Even worse, I had to figure out a way to send Nahe back to his own group, since they were now out in the Timber with no ram to cover if any of them happened to go into heat! Needless to say, Nahe was not a fan of my plan; he was perfectly happy sharing Gabby with Parker! Neither of the rams was willing to back off as I approached. They just continued taking turns as if I was simply another spectator to their curious event.

When I got close enough, I pulled Nahe’s head and shoulders away from Parker and Gabby and began the short but difficult walk to the gate that separated the two fields. Nahe did not want to go, and he outweighs me by more than a little. I did all I could to move him, inches at a time, towards the gate. Eventually I could reach the latch and was able to open the gate far enough for him to pass through. Yet the struggle wasn’t over since, just as I opened the gate, Parker hopped off of Gabby and she must have decided it was the big guy’s turn again. She walked over to where he and I were battling for control and began to flirt with him, driving him crazy — and out of my control!

The second time, I got Nahe to the gate, through it to his own group, and closed into his pasture with the gate shut. So far, so good. He hasn’t come back through the fence. Yet when Gabby’s lambs arrive, I will have a puzzle before me, trying to figure out which ram is their sire, since both rams had multiple chances at breeding her. I sure hope the color genetics of the lambs will be clear enough to help me figure it out, since at this point, Gabby could deliver lambs belonging to either or both of these boys. Sharing is better than trying to kill each other — but this was certainly an unusual event. Definitely a first for our farm!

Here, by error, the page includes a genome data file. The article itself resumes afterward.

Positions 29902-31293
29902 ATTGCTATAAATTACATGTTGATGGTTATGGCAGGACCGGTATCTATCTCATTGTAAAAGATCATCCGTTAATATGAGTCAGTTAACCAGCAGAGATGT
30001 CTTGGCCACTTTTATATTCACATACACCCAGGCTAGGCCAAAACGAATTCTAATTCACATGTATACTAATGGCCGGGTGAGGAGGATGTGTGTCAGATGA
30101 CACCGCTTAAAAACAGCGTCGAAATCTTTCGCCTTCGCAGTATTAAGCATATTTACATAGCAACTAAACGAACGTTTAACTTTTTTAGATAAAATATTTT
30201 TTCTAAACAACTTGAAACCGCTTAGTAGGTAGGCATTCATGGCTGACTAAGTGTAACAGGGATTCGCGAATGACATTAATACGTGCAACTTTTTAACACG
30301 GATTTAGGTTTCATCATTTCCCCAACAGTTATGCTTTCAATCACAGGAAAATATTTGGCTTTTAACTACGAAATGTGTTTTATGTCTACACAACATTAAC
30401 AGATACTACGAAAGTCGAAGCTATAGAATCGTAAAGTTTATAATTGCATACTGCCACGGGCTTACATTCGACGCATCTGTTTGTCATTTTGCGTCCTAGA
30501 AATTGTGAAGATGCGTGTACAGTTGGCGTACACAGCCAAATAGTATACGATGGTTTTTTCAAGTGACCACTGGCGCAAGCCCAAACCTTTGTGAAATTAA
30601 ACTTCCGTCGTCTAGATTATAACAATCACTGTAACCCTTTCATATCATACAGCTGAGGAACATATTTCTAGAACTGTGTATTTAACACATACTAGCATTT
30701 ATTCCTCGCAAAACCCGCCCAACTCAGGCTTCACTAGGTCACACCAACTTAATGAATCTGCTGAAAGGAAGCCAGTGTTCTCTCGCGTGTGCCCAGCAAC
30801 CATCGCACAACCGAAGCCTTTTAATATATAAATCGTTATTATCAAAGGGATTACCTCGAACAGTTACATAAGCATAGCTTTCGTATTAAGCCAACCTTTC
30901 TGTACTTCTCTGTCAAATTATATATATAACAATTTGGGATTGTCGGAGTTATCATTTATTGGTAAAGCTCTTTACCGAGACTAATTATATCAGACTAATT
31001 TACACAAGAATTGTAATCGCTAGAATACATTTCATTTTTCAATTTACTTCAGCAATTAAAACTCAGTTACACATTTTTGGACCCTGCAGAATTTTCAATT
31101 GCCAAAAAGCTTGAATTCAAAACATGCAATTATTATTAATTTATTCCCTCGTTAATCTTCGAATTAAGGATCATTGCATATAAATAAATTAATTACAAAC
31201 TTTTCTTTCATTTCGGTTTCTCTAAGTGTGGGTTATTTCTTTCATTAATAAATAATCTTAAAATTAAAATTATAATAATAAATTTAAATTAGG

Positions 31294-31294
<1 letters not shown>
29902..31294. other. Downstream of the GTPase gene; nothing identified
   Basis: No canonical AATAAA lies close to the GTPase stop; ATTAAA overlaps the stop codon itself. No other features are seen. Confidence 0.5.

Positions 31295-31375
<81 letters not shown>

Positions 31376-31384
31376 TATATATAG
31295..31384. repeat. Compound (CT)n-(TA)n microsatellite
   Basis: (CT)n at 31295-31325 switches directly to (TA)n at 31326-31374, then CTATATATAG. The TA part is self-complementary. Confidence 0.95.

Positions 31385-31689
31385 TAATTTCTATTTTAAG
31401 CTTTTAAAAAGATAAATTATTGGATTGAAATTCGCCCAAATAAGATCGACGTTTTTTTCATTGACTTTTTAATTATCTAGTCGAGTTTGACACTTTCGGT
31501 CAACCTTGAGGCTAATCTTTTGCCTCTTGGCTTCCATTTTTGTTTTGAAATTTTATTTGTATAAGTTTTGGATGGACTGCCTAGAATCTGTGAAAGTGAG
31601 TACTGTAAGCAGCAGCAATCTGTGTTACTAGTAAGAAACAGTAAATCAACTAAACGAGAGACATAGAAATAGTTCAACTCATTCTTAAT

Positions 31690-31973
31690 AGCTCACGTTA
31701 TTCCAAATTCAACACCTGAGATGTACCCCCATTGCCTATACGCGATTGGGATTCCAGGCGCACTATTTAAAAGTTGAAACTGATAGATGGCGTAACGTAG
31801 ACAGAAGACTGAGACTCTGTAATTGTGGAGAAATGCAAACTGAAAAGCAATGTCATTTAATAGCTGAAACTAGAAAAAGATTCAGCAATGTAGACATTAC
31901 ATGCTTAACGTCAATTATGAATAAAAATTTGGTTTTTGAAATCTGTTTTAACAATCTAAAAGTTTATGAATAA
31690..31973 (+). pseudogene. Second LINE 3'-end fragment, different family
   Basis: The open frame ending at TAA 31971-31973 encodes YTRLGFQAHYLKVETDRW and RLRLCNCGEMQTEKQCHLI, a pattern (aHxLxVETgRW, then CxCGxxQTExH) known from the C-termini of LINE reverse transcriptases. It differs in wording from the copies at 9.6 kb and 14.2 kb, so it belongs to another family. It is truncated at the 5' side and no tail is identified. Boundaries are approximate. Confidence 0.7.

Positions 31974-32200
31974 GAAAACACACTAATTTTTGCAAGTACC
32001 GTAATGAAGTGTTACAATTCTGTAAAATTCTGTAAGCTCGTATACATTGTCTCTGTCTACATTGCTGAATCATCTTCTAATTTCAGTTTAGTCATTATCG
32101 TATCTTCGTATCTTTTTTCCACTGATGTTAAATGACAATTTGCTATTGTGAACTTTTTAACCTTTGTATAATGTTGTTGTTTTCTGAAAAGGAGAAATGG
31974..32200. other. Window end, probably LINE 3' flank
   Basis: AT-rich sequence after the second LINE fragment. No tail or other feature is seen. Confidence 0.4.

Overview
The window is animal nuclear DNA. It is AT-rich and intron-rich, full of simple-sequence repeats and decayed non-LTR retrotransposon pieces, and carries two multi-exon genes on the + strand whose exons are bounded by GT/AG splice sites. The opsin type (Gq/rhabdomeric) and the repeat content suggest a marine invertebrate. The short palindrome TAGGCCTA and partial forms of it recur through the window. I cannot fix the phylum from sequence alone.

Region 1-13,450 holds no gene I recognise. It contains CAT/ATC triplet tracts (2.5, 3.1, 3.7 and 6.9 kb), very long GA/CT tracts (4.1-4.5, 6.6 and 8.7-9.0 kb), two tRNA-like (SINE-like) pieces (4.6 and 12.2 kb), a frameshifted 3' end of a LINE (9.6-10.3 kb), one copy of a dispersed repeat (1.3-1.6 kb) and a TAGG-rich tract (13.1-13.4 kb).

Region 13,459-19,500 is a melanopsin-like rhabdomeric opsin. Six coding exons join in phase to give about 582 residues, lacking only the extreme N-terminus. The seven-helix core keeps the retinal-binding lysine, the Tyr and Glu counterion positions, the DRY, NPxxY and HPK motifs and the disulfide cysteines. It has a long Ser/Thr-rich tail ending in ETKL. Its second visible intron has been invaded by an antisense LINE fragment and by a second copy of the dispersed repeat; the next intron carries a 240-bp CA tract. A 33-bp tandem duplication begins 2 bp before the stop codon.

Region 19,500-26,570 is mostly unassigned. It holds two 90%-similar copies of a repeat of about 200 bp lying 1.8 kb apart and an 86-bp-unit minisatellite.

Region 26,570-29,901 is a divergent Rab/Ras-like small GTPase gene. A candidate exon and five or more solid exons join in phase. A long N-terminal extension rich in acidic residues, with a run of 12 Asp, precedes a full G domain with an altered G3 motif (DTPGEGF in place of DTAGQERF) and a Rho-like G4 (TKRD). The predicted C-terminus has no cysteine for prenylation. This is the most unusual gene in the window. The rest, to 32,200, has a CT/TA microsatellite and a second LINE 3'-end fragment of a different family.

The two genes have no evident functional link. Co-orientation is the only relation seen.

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  • Jane says:

    Well could you have lambs from each ram if Gabby had twins? Honestly I laughed out loud reading this.

    • Dee says:

      Oh, most certainly, since identical twins from the same egg are very rare in sheep! So that means that each and every one of Gabby’s most likely triplets will have to be evaluated individually to determine its sire.

  • Emil says:

    Are the two rams at all related? Like if one were an older cousin- “Here, kid, lemme show you how it’s done. There, now you try.”

    • Dee says:

      Nope, no relationship that they would recognize – some common blood generations back, but not close. Most rams in the same field like this would fight until one gave up and self-exiled to a far corner or died. This sharing is something quite odd. I’m thinking that Nahe must not have considered Parker a threat or even a worthy adversary.

  • Elisabeth says:

    Any genetic mapping tests you can do in sheep like you can in Dogs?

    • Dee says:

      It is possible to do genetic testing at UC Davis if the dam or sire is known, but it’s pretty expensive. First, we will see whether she even settles, then whether the lambs are born alive (last year, she lost all three as they were too premature), and then finally whether we can determine the sire based on color genetics. If it’s still a mystery at that point and the lambs are worth the investment, we may send out samples to figure it all out – but that’s still a long way off!